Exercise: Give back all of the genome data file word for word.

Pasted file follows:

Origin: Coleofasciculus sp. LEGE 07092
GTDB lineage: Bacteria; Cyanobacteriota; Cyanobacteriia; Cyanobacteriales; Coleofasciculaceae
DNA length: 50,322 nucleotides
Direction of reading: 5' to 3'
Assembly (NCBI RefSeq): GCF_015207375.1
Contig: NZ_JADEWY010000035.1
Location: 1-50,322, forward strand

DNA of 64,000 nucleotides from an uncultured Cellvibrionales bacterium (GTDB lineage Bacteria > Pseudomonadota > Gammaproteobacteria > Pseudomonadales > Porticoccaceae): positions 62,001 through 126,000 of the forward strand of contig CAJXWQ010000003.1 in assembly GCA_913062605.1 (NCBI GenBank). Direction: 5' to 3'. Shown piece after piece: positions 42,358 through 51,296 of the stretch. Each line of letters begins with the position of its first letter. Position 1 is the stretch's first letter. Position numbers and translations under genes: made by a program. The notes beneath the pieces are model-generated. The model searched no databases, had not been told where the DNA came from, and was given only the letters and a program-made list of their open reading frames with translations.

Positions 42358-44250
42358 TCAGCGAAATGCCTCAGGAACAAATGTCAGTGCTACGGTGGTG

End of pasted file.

Origin: Coleofasciculus sp. LEGE 07092
GTDB lineage: Bacteria; Cyanobacteriota; Cyanobacteriia; Cyanobacteriales; Coleofasciculaceae
DNA length: 50,322 nucleotides
Direction of reading: 5' to 3'
Assembly (NCBI RefSeq): GCF_015207375.1
Contig: NZ_JADEWY010000035.1
Location: 1-50,322, forward strand

DNA of 64,000 nucleotides from an uncultured Cellvibrionales bacterium (GTDB lineage Bacteria > Pseudomonadota > Gammaproteobacteria > Pseudomonadales > Porticoccaceae): positions 62,001 through 126,000 of the forward strand of contig CAJXWQ010000003.1 in assembly GCA_913062605.1 (NCBI GenBank). Direction: 5' to 3'. Shown piece after piece: positions 42,358 through 51,296 of the stretch. Each line of letters begins with the position of its first letter. Position 1 is the stretch's first letter. Position numbers and translations under genes: made by a program. The notes beneath the pieces are model-generated. The model searched no databases, had not been told where the DNA came from, and was given only the letters and a program-made list of their open reading frames with translations.

Positions 42358-44250
42358 TCAGCGAAATGCCTCAGGAACAAATGTCAGTGCTACGGTGGTG